Central Massachusetts

Central Massachusetts, also referred to as Central Mass. is a region in the Commonwealth of Massachusetts, in the United States of America. It encompasses part of the Blackstone Valley National Corridor in the southern part of the region.

Central Massachusetts is a region of contrasts. Urban grit can be found in the declining industrial areas of the regions cities. At the same time, proximity to Boston and numerous colleges have given the parts of the area a cosmopolitan flavor, with art galleries, history museums, and ethnic food from all over the globe. The area east of Worcester is being swallowed up by the suburbs of Boston while the areas west of Worcester are heavily forested. Some of the poorest communities in Massachusetts are located here as are a few of the wealthiest.



Other destinations

Get in

By car

Central Massachusetts is easily accessible by car. I-84, I-395, and MA 146 all provide access from the south. I-90, MA 2, and MA 9 all provide access from the east and west.

By train

There is an Amtrak station in Worcester, although service is infrequent, and there are MBTA Commuter Rail stations in Westborough, Grafton, Worcester, Leominster, and Fitchburg.

By plane

Worcester Regional Airport in Worcester provides limited service to Fort Lauderdale and Orlando. Most people arriving by air would have to use airports in Boston or Providence.

Get around

You will need a car to get around outside Worcester, and even there a car is probably necessary since public transit is poor and attractions are spread out. North-south travel is facilitated by I-190/290/395 while east-west travel is facilitated either by I-90 in the southern Central Massachusetts and MA 2 in the north.


Central Massachusetts is a semi-mountainous region in the middle of the state. The two highest mountains outside of the Berkshires (Mt Wachusett & Mt Watatic) are located here. Foliage in the fall is quite pretty and there are plenty of rural landscapes in the sparsely populated western part of the region.

Another scenic attraction is the region's many historic town commons and villages. Westborough today is primarily a bedroom community and commercial center which is of little interest to most travelers. However, the historic village center remains. Further down MA 135 you will find Grafton and its pretty town common. Other towns with scenic commons include Harvard, Clinton, and Barre.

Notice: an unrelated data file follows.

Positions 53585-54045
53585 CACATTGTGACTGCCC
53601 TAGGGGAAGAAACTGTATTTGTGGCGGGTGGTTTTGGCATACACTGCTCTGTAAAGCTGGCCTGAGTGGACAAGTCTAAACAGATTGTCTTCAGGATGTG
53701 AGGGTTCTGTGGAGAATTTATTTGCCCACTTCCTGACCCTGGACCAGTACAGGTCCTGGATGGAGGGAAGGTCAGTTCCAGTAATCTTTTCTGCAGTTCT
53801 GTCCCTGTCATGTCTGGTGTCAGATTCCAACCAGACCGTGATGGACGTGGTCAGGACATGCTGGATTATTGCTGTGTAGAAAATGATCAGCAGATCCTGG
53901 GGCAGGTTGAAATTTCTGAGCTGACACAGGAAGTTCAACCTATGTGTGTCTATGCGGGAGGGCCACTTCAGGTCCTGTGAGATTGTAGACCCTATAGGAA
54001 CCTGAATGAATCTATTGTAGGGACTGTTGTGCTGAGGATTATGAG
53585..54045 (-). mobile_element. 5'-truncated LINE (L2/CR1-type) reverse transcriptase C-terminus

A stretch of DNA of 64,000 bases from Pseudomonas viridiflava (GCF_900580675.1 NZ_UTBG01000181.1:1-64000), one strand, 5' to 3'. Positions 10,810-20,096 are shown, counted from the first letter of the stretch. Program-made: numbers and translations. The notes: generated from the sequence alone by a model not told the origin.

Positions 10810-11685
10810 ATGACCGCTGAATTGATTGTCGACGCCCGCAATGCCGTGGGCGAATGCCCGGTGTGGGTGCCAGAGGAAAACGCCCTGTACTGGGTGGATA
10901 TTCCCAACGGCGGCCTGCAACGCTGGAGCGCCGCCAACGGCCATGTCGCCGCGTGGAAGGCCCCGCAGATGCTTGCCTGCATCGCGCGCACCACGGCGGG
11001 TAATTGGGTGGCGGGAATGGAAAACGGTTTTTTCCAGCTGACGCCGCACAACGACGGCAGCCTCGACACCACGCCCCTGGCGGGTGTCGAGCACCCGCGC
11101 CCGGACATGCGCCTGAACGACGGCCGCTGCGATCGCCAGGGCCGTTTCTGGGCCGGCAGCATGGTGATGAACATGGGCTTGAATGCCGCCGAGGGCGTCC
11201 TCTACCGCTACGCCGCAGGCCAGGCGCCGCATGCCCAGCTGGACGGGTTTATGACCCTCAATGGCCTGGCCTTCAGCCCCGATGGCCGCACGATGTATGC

Unitarian Church on Grafton Common

The Industrial Revolution in the U.S. began in the Blackstone Valley south of Worcester. Sadly, too much of the region's industrial heritage has been lost to fires, old age, and demolition. The town of Millville no longer has any mills, in use or otherwise. Still, Central Massachusetts is dotted with mill villages containing historic structures. Good examples can be found in Uxbridge and Northbridge.

Old stone church by Wachusett Reservoir in West Boylston

Museums and Galleries

Central Massachusetts isn't one of the Commonwealth's better known destinations for cultural activities, but it should be. The region is full of museums, theaters, and art galleries. Worcester, as the largest city in the region, is home to the greatest concentration. The Worcester Art Museum is the second largest art museum in New England after Boston's Museum of Fine Arts. Also to be found in Worcester are the Ecotarium, a science and nature museum, and the Worcester History Museum, which proudly showcases the city's history. Fitchburg is home to the sensibly named Fitchburg Art Museum.

Other museums in the region include:

Plant and Animal Attractions

In Central Massachusetts, you will find Hadwen Arboretum in Worcester, an incredible botanical garden, and a small zoo.

Dam on the Blackstone River near Blackstone Gorge